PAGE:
My evangelical upbringing taught me to fear this state, because it’s when the Devil might creep in. Empty your mind? A recipe for disaster.
But I quickly learned there was no room for anything demonic in my yoga practice. I was fully involved in the moment, enjoying the process. There was no room for anything but angels.
2. Live in the now.
I used to go through my life on auto-pilot, “just to get through it”. At work, I’d produce those same reports, call back those same clients, churn out those same price quotes. But mentally, I was elsewhere.
I’d disengage from my family, spending time on social media or in front of my laptop instead of being present.
I‘d even find myself mentally “checking out” in yoga class, or wishing away time on the ski slopes. Even when I was doing my most beloved activities, my mind was searching for the next high.
Being in flow means I’m fully present, living in the now with no thought of past or future.
One of the quickest ways to be here, now, is to play. Engage with a small child or a pet. Unaware of consequences and unworried about the past, toddlers and dogs are free to be present. How refreshing.
Meditation, dance, mindful breathing and walking in nature are also great ways to be in the now. In our always-on culture, we’re losing the ability to play. It’s time to re-learn this important skill.
3. Give thanks for my toilet.
Privileged people only add to the collective suffering in the Universe when we focus on the inner critic, the quest for perfection or all the things going wrong in the big bad world. The hurdles are much greater for folks who haven’t had all the advantages in life, whose future is defined by factors outside of their control.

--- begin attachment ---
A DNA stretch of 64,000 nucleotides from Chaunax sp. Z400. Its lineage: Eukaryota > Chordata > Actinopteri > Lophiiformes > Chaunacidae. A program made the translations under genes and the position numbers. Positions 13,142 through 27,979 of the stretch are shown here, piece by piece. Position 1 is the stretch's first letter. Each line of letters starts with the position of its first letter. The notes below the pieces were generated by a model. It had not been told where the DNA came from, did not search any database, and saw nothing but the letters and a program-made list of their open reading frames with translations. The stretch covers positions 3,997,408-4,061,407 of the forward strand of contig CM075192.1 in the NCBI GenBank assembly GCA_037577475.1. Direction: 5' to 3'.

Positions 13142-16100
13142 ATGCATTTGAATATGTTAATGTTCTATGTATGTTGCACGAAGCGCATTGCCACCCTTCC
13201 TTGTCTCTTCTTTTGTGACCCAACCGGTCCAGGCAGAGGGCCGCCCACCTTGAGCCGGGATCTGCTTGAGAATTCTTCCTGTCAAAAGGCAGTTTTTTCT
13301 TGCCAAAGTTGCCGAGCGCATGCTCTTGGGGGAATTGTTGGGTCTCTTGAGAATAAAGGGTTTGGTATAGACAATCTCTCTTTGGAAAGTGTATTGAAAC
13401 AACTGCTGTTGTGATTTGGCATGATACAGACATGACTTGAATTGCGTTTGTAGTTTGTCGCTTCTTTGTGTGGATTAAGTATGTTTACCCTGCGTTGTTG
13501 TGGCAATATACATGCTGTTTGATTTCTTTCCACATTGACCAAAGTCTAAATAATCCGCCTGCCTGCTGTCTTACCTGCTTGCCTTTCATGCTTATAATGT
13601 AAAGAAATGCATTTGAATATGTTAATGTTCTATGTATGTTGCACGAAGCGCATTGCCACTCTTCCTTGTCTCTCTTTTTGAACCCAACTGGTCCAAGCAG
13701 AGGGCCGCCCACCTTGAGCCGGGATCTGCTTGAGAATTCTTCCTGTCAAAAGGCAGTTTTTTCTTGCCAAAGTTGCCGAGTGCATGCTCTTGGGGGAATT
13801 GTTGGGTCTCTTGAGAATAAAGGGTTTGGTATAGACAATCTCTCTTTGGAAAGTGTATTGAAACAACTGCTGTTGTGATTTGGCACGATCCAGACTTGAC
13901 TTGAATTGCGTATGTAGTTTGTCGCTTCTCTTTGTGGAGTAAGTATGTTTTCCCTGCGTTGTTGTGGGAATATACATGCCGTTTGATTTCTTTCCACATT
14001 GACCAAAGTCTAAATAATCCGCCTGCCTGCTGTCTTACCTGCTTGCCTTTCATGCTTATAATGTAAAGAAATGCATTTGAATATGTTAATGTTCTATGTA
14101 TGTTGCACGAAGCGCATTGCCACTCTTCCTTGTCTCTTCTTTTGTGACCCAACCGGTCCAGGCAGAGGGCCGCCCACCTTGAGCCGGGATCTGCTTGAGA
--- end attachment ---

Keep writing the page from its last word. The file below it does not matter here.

If our lives include memberships at yoga studios, nice yoga clothes, and other luxuries, with great care and reflection, we should make sure worthy of those things. Everyone’s journey is different, but I believe our dedication to gratitude and respect for the fact that not everyone lives this way, and not everyone can manifest this reality are a big piece of this puzzle.
So instead of wishing the time away planning the next big thing, I cling to the concept that what I’m doing right now, matters. Because it does.
One method I use to bolster this belief is to name all the positives related to the things I am already doing. This allows us to be more present with what I am doing, no matter how trivial.
These positives are very different from my big, loaded goals.
By naming these positives, I can transform something as mundane as cleaning toilets into something meaningful, with lasting value. I can take pride in and have gratitude for owning my own home, my beautifully clean bathroom and the luxury of indoor plumbing. By giving thanks for the toilet itself, I ponder how nice it is to have clean toilets, and how I will raise my family’s standards by doing so.
Most of the advice in modern self-help, entrepreneur and wellness communities assumes that we have the privilege of choice, which only comes when we have some level of financial stability. Financial stability is highly correlated to access to education, which is highly correlated with geographic location, which is highly correlated to race.
Those of us who are privileged do have the power to choose how we will feel and where we will focus. So, instead of looking for love, meaning or worth outside of ourselves, why not bring gratitude into everything we do?